Passive Infrastructure Market review

ukcta_publicPolicy papers

1st February 2019

Riverside House, 2a Southwark Bridge Road, London SW1A 2BQ
By email only

Dear Georgi,

Passive Infrastructure Market review

UKCTA is a trade association promoting the interests of fixed-line telecommunications companies competing against BT, as well as each other, in the residential and business markets. Its role is to develop and promote the interests of its members to Ofcom and the Government. Details of membership of UKCTA can be found at We welcome the opportunity to comment on Ofcom’s proposals in the Passive Infrastructure market. We note that Hull has been excluded from this market review, and would like to make clear that this response is submitted on the basis that there is no read over to any review of the infrastructure market in Hull(1).

Ofcom are proposing to extend the availability of duct and pole to all communication providers, removing the artificial restrictions in place today that only allow residential ultrafast providers make use of the product. UKCTA broadly supports the proposals set out in Ofcom’s Passive Infrastructure Market Review Consultation.

The UK has low levels of residential fibre deployment and there is a need for investment in UK infrastructure to upgrade from BT’s copper connectivity with an ultrafast connection. Likewise, although most enterprise locations have access to leased lines today, it is important for any new sites to have greater choice in future infrastructure provision, and an unrestricted Duct and Pole as remedy will make it easier to roll network out in the future, helping to overcome in part the substantial economic and practical barriers faced by alternative communication providers seeking to extend their own networks.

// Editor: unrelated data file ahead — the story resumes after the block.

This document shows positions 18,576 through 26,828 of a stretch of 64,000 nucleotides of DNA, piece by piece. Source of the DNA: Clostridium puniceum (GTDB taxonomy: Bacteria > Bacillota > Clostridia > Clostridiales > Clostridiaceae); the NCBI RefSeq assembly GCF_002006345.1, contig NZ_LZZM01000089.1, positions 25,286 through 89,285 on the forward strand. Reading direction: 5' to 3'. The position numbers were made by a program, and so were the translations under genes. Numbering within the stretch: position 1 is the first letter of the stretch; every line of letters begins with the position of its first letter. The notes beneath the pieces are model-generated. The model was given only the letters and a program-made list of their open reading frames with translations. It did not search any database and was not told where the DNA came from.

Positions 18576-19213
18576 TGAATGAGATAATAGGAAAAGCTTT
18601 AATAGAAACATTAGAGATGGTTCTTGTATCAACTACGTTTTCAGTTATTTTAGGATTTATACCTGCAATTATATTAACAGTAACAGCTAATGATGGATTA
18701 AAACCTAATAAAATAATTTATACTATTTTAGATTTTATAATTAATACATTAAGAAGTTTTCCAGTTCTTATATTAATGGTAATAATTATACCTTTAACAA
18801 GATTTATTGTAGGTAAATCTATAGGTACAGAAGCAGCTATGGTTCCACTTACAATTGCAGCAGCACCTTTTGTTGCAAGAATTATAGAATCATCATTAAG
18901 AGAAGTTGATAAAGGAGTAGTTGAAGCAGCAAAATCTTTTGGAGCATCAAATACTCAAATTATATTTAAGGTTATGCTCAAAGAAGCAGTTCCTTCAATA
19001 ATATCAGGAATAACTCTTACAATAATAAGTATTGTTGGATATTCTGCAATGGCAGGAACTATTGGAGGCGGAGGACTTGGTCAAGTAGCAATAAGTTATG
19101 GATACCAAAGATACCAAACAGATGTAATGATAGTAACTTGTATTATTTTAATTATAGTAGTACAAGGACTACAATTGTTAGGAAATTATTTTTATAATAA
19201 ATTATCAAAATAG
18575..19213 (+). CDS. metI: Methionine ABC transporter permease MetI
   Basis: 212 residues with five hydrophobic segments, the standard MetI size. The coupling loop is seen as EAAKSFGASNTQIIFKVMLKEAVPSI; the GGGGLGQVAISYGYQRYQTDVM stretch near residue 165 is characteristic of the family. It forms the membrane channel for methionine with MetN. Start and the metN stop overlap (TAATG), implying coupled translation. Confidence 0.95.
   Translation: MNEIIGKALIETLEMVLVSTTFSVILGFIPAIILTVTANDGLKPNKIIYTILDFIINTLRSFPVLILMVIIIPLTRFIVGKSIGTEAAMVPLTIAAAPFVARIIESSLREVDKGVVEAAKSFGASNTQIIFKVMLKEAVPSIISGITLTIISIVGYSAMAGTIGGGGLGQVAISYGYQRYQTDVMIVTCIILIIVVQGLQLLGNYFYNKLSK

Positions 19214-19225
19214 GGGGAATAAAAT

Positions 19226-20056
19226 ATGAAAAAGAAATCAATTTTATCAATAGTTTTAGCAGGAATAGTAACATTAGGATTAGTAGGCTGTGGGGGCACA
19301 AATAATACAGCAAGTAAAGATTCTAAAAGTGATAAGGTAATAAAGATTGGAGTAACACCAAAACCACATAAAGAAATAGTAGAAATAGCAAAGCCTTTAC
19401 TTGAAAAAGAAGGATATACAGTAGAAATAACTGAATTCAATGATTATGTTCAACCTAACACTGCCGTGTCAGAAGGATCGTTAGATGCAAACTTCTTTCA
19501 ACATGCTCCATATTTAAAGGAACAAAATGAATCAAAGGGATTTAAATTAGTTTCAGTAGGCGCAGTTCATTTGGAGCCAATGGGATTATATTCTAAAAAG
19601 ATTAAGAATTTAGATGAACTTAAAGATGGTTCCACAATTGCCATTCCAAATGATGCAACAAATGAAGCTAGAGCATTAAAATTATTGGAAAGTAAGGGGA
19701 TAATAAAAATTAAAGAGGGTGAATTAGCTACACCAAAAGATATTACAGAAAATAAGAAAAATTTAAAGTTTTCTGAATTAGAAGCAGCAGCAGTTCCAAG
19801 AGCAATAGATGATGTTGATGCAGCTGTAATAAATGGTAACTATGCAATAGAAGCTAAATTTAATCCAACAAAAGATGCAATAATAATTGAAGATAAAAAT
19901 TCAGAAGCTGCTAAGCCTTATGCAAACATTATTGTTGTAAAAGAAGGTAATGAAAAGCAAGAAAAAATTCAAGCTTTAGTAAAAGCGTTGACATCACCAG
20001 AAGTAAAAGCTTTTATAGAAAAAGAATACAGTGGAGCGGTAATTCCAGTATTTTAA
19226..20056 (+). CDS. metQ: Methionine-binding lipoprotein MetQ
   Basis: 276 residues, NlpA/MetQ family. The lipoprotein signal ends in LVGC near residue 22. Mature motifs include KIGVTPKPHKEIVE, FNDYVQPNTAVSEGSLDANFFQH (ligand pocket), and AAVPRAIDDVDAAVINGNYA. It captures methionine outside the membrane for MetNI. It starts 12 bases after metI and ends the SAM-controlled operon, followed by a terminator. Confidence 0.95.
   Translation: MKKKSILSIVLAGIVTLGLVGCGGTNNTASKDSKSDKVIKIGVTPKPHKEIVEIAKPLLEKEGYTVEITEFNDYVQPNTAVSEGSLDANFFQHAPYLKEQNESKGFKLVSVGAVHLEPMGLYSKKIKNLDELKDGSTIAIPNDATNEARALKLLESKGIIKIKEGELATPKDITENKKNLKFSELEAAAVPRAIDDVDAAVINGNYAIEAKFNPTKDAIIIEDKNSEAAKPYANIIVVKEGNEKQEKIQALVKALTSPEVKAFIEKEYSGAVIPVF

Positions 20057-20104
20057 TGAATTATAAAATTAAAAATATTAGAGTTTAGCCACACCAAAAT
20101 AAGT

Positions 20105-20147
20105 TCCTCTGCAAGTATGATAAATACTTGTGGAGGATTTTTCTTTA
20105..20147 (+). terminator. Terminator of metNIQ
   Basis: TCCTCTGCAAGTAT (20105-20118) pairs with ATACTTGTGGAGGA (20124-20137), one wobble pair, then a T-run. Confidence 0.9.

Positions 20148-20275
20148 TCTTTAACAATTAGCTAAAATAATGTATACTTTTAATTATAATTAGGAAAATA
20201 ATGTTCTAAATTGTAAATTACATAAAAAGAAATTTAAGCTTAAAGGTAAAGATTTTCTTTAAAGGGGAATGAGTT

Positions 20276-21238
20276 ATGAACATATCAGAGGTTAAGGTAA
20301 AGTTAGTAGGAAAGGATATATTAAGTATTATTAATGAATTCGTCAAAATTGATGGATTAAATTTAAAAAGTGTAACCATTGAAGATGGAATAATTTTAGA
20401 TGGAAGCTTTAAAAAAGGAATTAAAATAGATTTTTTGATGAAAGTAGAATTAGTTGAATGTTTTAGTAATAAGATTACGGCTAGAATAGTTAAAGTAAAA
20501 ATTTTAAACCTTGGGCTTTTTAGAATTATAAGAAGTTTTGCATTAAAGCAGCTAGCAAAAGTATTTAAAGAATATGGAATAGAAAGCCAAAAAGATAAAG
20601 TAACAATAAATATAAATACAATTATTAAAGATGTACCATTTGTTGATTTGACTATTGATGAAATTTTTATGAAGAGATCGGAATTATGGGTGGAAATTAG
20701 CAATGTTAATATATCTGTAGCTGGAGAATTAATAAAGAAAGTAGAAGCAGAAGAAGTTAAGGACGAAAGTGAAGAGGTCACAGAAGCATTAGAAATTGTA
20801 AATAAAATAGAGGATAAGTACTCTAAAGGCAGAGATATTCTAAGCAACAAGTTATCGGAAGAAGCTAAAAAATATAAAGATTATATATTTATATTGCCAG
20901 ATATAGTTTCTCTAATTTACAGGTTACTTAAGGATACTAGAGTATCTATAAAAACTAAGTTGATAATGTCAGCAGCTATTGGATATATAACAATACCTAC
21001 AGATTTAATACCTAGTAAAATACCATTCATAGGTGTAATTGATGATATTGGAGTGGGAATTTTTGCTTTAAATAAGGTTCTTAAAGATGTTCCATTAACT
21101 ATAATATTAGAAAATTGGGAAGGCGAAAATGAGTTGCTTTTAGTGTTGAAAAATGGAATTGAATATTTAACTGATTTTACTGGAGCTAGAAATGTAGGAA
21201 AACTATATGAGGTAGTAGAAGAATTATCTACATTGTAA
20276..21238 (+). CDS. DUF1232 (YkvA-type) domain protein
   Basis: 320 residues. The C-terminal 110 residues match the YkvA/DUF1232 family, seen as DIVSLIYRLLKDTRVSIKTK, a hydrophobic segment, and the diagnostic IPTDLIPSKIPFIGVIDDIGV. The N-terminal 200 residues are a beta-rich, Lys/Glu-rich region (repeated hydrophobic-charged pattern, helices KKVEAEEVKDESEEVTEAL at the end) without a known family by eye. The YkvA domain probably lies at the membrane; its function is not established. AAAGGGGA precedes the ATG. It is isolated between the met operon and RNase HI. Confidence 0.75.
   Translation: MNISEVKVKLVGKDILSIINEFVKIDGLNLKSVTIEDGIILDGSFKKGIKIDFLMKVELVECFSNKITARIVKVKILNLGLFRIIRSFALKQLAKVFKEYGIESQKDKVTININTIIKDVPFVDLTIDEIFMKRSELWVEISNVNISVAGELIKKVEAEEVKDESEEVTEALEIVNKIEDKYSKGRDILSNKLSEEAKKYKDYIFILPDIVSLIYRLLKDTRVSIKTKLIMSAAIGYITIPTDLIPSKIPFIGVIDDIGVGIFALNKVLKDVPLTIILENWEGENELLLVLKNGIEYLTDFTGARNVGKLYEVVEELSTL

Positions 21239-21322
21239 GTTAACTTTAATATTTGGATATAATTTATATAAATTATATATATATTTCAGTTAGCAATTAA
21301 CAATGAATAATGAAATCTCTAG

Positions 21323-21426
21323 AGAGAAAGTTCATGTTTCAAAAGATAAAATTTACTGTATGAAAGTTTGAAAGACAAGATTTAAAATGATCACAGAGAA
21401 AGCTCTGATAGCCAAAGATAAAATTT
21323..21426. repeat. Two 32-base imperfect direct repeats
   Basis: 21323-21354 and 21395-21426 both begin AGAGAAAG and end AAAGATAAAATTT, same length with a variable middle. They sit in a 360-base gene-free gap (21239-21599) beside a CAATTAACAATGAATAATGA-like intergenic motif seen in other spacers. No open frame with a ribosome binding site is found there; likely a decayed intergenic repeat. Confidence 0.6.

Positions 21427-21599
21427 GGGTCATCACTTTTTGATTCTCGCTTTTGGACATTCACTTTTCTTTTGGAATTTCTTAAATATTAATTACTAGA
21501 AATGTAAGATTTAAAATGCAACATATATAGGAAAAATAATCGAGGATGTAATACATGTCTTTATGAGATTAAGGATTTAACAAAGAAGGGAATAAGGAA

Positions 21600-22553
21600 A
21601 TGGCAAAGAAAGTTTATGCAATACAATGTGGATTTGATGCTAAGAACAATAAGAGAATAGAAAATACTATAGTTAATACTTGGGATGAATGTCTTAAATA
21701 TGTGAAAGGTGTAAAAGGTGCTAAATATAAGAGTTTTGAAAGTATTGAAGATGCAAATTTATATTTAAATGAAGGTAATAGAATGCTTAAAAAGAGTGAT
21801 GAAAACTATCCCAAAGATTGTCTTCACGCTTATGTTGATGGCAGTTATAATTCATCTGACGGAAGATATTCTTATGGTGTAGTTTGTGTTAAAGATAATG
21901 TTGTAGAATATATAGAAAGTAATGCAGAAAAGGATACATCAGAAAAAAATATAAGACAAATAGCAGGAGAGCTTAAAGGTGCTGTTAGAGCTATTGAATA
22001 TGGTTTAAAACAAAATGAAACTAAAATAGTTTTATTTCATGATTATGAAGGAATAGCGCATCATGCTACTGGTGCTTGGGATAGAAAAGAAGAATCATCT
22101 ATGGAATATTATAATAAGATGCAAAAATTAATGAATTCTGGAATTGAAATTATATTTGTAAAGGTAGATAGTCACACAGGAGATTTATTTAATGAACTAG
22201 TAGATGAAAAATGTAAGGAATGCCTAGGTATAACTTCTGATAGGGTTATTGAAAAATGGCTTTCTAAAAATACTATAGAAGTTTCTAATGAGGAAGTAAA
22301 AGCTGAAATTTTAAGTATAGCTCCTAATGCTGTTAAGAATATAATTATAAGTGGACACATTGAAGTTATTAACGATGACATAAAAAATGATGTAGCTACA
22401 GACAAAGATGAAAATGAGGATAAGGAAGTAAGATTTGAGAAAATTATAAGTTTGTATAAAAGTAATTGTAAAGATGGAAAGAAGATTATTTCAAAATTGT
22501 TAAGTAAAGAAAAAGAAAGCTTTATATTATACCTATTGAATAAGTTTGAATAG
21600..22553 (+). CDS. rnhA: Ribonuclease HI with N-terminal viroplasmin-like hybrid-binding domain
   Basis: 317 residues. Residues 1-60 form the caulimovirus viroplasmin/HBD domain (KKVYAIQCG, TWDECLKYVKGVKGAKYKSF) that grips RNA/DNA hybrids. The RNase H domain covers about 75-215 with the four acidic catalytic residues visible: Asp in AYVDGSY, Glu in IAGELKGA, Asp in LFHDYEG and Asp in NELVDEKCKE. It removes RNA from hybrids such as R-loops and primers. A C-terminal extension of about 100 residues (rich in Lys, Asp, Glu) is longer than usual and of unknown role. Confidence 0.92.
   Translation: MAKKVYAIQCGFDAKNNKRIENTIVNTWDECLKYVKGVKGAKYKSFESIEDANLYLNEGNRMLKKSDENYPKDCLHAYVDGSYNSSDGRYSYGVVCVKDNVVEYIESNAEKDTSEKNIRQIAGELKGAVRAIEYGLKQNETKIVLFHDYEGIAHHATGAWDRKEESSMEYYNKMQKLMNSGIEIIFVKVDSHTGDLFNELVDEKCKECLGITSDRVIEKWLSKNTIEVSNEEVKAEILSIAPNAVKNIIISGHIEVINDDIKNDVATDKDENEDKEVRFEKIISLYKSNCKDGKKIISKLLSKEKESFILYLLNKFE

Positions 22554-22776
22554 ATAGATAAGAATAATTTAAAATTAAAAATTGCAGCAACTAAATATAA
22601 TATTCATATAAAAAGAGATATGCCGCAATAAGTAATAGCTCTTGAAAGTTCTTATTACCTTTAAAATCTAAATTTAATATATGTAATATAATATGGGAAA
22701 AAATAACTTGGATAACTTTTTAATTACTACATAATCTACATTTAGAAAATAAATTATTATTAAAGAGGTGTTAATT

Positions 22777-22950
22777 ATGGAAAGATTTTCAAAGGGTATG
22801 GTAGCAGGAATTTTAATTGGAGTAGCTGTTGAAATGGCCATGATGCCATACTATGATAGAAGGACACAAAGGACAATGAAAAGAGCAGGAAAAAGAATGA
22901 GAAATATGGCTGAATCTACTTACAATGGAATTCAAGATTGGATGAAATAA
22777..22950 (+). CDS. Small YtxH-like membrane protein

There is a market for Passive Access which is upstream from the current service markets of Wholesale Local Access and Business Connectivity Wholesale Local Access and Business Connectivity will remain individual relevant markets for some time to come. Ofcom’s forthcoming access review will seek to take a more holistically position in respect of regulation for these markets, however it remains to be seen how this can take account of the very different circumstances in each market (where business connectivity is a mature high capacity market and local access is informed by a different set of market dynamics). There are many other aspects of Ofcom’s wider programme of work which will need to be carefully considered to ensure consumers are protected and competition can flourish.

It is likely to take some time before the impact of an extended Duct and Pole remedy are felt in the market and it is important to ensure that other regulatory remedies and safeguards aren’t removed prematurely, if competition has not taken hold. To do so early risks destabilising the market and weakening future competitive restraint on Openreach. In addition, Ofcom must consider the impacts of this change in regulation on the whole of the competitive market including network builders and access seekers.

UKCTA broadly agrees with Ofcom’s product market definition. The duct and pole product is key to fixed telecoms specific physical infrastructure. UKCTA agrees that BT has SMP in the physical infrastructure market, across the geographies Ofcom defines. Existing competitors, the scope for entry, wireless infrastructure do not provide an effective constraint (or a practical substitute) to BT’s upstream market position.

We agree that the general and specific remedies introduced for WLA PIA should be carried over into the PIMR PIA. The PIMR proposes a PIA remedy be available without geographic or usage restrictions. This is welcomed and a practical evolution in the product, particularly in light of the issues that UKCTA members have experienced in negotiating the implementation of the mixed use rule in WLA PIA Reference Offer negotiations.

UKCTA members make use of Openreach accommodation services and the ability to share the costs of accommodation across services is necessary for enabling competition across various markets. UKCTA members have established accommodation areas within BT exchange buildings for the collection of regulated services, the siting of their aggregation equipment. It is fundamental to the economics of these services that accommodation can be accessed and shared across the breadth of services.